This recipe for Lemon Blender Pie is a makeover of, and a departure from, the sticky-sweet of Lemon Impossible Pie. My aim was to make it gluten-free, dairy-free and lower in sugar.
Today I would have loved to sit down to a slice of Lemon Blender Pie and a letter from my grandmother. Though I don’t receive letters from her anymore, I have a book filled with my grandmother’s handwritten notes that I keep close to my heart.
My grandmother had the habit of jotting down “keeper” recipes and neatly taping food-related newspaper clippings to the pages of her 1956 edition of Betty Crocker’s Picture Cook Book. After doing this for over half a decade, she left quite the culinary time capsule.
This week as I delicately leafed through the pages of the cookbook, I found my great aunt Fern’s recipe for pumpkin pie that included a stick of butter! I also found a recipe for Lemon Impossible Pie. Remember that one? My Tutu—that’s what I called my grandmother—made it often and, girls, was it tasty—a bit over-the-top-sweet, but lemony-tart and custardy good! I think “upside-down lemon bar” comes close to describing it.
Recipes for Impossible Pies began appearing in print in the late 60’s. They were called “impossible” for the miraculous top “crust” that formed while baking. Food history buffs can read on here.
My husband complains that I never make the same thing twice. I just love playing with recipes and transforming them. And that’s what I did with Lemon Impossible Pie.
What is a Lemon Blender Pie?
This recipe for Lemon Blender Pie is a makeover of, and a departure from, the sticky-sweet of Lemon Impossible Pie. My aim was to make it gluten-free, dairy-free and lower in sugar. I opted to use maple syrup and stevia as the sweeteners, and because of the addition of the liquid sweeteners, I felt I should “up” the flour. To my surprise I actually landed on something quite good!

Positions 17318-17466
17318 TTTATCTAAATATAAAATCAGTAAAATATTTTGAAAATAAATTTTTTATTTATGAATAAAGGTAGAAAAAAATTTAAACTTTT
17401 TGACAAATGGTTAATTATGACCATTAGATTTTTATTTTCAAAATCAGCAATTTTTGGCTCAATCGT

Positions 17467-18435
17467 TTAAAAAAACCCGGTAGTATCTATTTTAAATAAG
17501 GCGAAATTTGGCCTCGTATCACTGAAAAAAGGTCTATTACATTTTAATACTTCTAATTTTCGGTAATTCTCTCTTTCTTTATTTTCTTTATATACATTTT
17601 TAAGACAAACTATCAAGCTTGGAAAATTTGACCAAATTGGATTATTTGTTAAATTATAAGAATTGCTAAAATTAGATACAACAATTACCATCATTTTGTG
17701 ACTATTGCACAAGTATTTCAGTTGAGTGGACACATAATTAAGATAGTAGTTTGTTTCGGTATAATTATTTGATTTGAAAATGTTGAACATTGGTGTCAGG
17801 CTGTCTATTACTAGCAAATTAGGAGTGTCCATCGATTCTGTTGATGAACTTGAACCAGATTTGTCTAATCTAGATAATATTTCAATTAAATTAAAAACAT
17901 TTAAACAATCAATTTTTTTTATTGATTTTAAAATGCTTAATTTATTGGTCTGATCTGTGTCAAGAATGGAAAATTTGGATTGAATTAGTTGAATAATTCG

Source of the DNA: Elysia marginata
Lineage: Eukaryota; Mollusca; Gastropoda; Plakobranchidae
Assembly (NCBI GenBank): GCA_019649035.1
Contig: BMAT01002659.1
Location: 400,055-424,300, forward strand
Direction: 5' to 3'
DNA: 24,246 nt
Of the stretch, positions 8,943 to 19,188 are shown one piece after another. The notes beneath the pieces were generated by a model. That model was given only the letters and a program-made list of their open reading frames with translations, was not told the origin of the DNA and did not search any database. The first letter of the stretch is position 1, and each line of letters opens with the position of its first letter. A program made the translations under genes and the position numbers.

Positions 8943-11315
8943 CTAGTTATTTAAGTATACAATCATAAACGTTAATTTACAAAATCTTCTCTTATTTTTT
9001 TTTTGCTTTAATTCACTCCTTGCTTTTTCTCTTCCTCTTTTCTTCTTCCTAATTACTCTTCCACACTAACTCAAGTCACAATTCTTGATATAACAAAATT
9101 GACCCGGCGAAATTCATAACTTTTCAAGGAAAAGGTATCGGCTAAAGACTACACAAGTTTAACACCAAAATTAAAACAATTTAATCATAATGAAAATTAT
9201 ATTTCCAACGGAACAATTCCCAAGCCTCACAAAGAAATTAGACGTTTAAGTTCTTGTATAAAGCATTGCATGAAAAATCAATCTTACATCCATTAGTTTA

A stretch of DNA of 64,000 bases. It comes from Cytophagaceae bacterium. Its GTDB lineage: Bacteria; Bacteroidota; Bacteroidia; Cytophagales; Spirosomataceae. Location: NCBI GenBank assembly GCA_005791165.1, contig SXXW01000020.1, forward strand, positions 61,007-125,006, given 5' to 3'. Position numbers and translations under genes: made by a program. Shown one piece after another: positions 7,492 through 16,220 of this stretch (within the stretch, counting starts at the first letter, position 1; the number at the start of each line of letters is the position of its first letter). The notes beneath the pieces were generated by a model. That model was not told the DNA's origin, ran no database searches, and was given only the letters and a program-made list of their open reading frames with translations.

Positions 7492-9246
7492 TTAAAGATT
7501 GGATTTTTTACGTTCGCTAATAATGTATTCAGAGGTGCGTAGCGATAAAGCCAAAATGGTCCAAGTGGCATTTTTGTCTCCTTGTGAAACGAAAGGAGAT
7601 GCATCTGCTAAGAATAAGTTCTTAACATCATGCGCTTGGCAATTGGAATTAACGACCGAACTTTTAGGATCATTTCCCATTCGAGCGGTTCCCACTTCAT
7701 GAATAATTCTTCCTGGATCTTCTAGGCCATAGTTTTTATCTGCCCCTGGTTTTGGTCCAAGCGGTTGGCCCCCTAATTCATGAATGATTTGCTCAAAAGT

I would use “crepe-like”, “Dutch baby” and even “cheesecake-ish” to describe this Blender Pie. It makes for a not-too-sweet dessert or brunch-time goodie (I’m thinking Christmas morning). I hope you love it as much as we do! Happy holidays my sweet friends.
Lexie, I love your last two posts about your grandmother. Sending letters via snail mail is definitely a fading art, but it’s amazing how much a handwritten note can brighten someone’s day. I have always loved real mail, and I may just start carrying stationery in my purse…. 🙂
I have an old cookbook that was my grandmother’s that looks very much like yours — full of handwritten notes in pretty cursive and recipes collected from other sources. It’s such a treasure trove of memories and makes me feel very close to her, even though she passed away this year. Holiday seasons really make us think fondly of loved ones who are no longer here with us in person, don’t they?
I’m glad to see you posting again, Lexie! I hope you and your family have a wonderful Christmas.
Lisa, it’s so great to hear from you 🙂 Thank you for these very sweet words. Been thinking a lot about those grandmothers and all that the were to me and continue to be. xoLexie